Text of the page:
• 13. 15 MethodologyIn order to map the challenges and opportunities for building research capacities in Cambodia’suniversities, the team sought to understand the conditions found in 15 selected universities(see List 1; note the acronyms of the universities that will be referred to in this report). In linewith the study’s objectives, the focus was placed on higher education institutions (HEIs) thathave been established as universities rather than as vocational institutes. Thus, for example,The Institute of Technology (ITC), though named as an institute, has enjoyed a longstandingstatus as a university. Preak Leap National School of Agriculture (PNSA) is not called auniversity, but it is considered a major tertiary institution specialising in agricultural studies.Many institutes, although offering degree programmes, are clearly geared towards vocationaltraining. By the same token, some newer private HEIs, which were established as universities,may not necessarily possess all the essential characteristics that constitute a university – andthis is also a reason for including them in this study. The Royal Academy of Cambodia (RAC)was included because it was established as a research academy under the aegis of the Councilof Ministers. The sample of universities in this study was not meant to be representative of thehigher education landscape, although it does consider the differentiation between institutionsin terms of the following:• Public versus private: The former are established and funded by the state and overseen directly by a government ministry. The Department of Higher Education (DHE) of the Min- istry of Education, Youth and Sport, (MoEYs) oversees eight public HEIs. HEIs established by private parties are not state-funded, and they operate for the most part on a for-profit basis; they are accredited with the Accreditation Committee of Cambodia (ACC) and are recognised by MoEYs, which also has the authority to discontinue their operations if they do not comply with regulations. Note that there are “specialised” public HEIs that are over- seen by the relevant ministries (e.g., relating to health, agriculture, culture, religion, finance, defence, and public works).• Established versus relatively new: The year of establishment is based on that provided in the “Statistics of Higher Education Institutions” issued by MoEYs (signed by the Director of DHE and dated 3 March 2010). The year noted within square brackets refers to the year of establishment of the first incarnation of the university. For example, the Royal University of Phnom Penh (RUPP) has its roots in the Royal Khmer University, which was established in 1960. Royal University of Law and Economics (RULE) was established by a Royal sub-decree in 2003 but its origins date to 1948 when the National Institute of Law, Politics and Economics was established; the Institute started a three-year Bachelor of Law degree in 1953. Compared with the public universities with a longer history (RUPP, RULE, PNSA, Royal University of Agriculture (RUA), Royal University of Fine Arts (RUFA), University of Health Sciences (UHS)), the team also considered relatively new public universities such as the University of Battambang (UBB) and University of Management and Economics (UME). Private universities – four are included here – came into existence only from the late 1990s when the HEI sector was opened to private players. Special Report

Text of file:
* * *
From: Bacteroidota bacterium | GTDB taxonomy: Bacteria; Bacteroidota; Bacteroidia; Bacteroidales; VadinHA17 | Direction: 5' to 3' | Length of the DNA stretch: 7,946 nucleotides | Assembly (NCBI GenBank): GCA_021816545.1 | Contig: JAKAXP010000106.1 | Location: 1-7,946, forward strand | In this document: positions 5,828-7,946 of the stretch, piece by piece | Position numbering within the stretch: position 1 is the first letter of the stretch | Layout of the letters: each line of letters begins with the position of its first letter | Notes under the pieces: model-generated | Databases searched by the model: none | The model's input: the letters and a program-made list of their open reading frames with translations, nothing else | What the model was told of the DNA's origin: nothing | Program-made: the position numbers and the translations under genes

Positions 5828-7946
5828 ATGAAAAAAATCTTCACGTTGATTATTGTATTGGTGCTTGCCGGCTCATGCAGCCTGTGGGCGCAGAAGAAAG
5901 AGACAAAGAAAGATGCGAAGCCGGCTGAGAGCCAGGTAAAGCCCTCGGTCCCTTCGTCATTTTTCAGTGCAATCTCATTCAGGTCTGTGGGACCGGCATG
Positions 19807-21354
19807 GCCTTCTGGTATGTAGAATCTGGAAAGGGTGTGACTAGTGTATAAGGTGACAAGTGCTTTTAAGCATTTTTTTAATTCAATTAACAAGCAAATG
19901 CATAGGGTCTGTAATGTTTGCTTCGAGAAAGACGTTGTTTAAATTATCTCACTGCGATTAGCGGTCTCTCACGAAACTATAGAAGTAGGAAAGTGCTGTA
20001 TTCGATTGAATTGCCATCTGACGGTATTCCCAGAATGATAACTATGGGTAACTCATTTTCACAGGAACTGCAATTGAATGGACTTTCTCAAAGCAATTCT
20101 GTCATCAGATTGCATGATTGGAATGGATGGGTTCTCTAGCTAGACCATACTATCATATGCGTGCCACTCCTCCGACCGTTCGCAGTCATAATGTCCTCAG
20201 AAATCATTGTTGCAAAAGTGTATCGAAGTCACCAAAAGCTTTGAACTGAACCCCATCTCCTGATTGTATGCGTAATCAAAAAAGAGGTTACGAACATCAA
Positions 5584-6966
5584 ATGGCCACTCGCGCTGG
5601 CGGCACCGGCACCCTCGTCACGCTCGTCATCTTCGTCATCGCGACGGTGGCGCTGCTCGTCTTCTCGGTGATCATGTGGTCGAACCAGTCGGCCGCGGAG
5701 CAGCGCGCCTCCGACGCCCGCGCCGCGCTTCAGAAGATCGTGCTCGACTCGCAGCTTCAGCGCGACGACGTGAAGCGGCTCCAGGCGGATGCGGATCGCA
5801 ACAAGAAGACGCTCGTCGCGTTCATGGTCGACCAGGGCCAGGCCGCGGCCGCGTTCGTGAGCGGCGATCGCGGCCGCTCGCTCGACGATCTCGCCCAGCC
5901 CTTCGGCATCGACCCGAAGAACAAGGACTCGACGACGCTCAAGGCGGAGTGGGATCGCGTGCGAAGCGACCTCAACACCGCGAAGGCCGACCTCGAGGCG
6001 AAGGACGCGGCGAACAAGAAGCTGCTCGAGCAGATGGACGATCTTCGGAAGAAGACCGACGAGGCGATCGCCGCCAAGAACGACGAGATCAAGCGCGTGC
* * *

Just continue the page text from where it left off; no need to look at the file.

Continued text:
• 14. 16 • Specialised versus Comprehensive: The terms refer to the range of degree programmes. For example, RUPP and RULE are clearly comprehensive universities; in addition to Law and Economics, the latter has expanded its curriculum to include Finance and Banking, Accoun- tancy and Business Administration. ITC, PNSA, RUA, RUFA, UHS and UME are clearly specialised universities. Chea Sim University of Kamchaymear (CSUK) is considered spe- cialised because it has only two faculties, i.e. Management and Agricultural Science. • Phnom Penh Municipality versus provinces: Most of the selected universities are located or have their main campuses in Phnom Penh, but CSUK, UBB and UME were selected so as to include institutions based in the provinces. List 1: Cambodian Universities Selected for Scoping Study University Year of Private Public Specialised Comprehensive Establishment 1 Chea Sim University of 1993 [Maharishi Kamchaymear Vedic ● ● (CSUK; name adopted in University] 2008) 2 Chamroeun University of 2002 ● ● Poly-technology (CUP) 3 Institute of Technology of 1981 [1964] ● ● Cambodia (ITC) 4 Norton University (Norton) 1997 ● 5 Prek Leap National School 2002 [1950] ● ● of Agriculture (PNSA) 6 Pannasastra University of 2002 [1997] ● ● Cambodia (PUC) 7 Royal Academy of 1999 ● ● Cambodia (RAC) 8 Royal University of 1984 [1964] ● ● Agriculture (RUA) 9 Royal University of Fine 1979 [1965] ● ● Arts (RUFA) 10 Royal University of Law 2003 [1948] ● ● and Economics (RULE) 11 Royal University of Phnom 1980 [1960] ● ● Penh (RUPP) 12 University of Battambang 2007 ● ● (UBB) 13 University of Cambodia 2003 ● ● (UC) 14 University of Health 1980 [1946] ● ● Science (UHS) 15 University of Management 2006 [1998] ● ● and Economics (UME) Two series of interviews were conducted in this study. The first covered key informants from the 15 selected universities (See List 1). In seeking comparability of case data, the team developed a common interview guide (See Appendix), which requested basic information about the interviewee and selected institution, focusing on staff and student profiles, academic programmes, and the current state of research. The guide also provided open-ended questions that invited informants to offer their thoughts on the research environment, in particular current challenges, new opportunities, and recommendations for improvement. Scoping Study: Research Capacities of Cambodia’s Universities